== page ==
Last night, Stephan shared some news on Twitter that Google plans to turn off the QPX Express API that provides developers with access to airline fare data in April 2018. This API was originally developed by ITA Software, which Google acquired several years ago prior to launching Google Flights. ITA Software was in the business of selling its data to other travel service providers, including airlines and online travel agencies, and ITA Matrix was a friendly way to test the service with a public interface.
Google is sun-setting the QPX Express API, setting the stage for the end of the ITA Matrix.https://t.co/HL0KBFz1P8
— Stephan Segraves (@ssegraves) October 31, 2017
Many at the time were worried that Google would shut down ITA Matrix as it no longer served a clear purpose. Matrix has lived on anyway, even though Google continues to remind us that it thinks Google Flights is better. The very few improvements to ITA Matrix are, in my mind, an example of some engineer’s 20% time rather than an effort by Google to invest in the platform. So with the news that Google is turning off the API, some are reasonably worried that ITA Matrix will finally bite the dust.
It’s possible. It’s also possible it will continue to live an awkwardly long life. Feedburner is an example of another platform that Google promised to stop investing in, shutting down its API and AdSense connection in 2012. And yet you can still use it. This very blog continues to distribute its RSS feed via Feedburner. I’m not a developer, but my understanding of an API is that it’s really there to provide other companies with more direct access to the same data to create other tools. It’s not fundamentally required to keep the original service running. I do know you can find the best .NET Developers Melbourne at XAM so make sure to check it out.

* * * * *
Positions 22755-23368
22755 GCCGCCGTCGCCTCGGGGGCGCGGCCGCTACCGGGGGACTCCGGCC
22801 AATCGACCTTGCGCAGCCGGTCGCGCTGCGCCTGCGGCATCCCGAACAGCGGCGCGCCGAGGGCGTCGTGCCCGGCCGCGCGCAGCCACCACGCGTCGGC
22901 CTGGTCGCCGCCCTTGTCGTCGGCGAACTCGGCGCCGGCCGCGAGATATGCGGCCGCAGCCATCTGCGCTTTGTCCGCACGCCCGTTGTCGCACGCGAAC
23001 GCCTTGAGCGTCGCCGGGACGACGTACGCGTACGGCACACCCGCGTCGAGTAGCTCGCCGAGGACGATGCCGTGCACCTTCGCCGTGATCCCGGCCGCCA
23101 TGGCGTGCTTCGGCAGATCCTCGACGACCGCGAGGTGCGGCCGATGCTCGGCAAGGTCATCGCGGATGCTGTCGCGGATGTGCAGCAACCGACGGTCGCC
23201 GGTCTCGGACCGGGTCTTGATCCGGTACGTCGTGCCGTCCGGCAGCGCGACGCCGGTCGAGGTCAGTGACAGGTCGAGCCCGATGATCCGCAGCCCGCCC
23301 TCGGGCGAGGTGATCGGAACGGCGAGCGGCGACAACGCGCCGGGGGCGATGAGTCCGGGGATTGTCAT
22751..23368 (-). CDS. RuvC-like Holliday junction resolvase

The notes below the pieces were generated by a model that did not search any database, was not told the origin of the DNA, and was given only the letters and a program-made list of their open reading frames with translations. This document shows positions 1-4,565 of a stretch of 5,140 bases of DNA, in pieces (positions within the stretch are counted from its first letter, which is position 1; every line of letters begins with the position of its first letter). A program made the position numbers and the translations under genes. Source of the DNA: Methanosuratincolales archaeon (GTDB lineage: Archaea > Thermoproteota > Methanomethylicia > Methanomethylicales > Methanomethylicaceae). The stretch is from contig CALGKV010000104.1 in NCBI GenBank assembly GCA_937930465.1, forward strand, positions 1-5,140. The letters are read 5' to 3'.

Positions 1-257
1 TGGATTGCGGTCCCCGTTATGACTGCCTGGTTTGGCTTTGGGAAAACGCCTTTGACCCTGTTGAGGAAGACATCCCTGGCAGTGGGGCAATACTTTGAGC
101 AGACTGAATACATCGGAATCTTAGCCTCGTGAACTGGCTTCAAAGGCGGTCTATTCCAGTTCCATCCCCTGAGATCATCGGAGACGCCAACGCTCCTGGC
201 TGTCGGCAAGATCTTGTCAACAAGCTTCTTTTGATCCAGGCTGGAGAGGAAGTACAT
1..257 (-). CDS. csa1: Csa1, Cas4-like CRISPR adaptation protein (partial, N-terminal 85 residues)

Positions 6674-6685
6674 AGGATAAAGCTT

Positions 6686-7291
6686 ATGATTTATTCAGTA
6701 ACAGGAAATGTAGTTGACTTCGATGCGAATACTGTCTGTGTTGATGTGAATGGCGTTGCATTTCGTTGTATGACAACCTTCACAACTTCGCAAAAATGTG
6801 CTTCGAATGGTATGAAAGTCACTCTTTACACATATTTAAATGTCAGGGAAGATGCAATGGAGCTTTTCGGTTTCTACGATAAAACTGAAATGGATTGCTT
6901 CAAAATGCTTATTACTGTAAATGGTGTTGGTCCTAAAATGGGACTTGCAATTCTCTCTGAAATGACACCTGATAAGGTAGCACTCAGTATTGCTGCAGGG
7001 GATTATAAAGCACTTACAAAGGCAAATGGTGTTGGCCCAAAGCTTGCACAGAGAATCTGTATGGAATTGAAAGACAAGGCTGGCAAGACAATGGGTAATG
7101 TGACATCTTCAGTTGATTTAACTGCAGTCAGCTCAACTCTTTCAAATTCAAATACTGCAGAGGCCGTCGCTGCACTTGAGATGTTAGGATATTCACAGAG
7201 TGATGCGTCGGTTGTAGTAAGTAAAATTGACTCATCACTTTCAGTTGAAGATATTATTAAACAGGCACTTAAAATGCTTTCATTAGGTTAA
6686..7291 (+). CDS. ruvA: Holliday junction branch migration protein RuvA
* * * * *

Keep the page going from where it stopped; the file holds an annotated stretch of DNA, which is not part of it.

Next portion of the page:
The bigger impact of closing the QPX Express API is going to be felt by those airlines and OTAs that rely on it for their services. Tech Crunch says these include big names like Orbitz, United Airlines, and Kayak. But there are plenty of competing services, and it’s reported that even the IATA (International Air Transport Association) is building another option.
So I wouldn’t fret. The individual consumer is not likely to see a massive change and I won’t be taking down my how-to guide to using ITA Matrix. But it is interesting to see Google continue to chip away at one of my favorite tools that got me started as a travel hacker.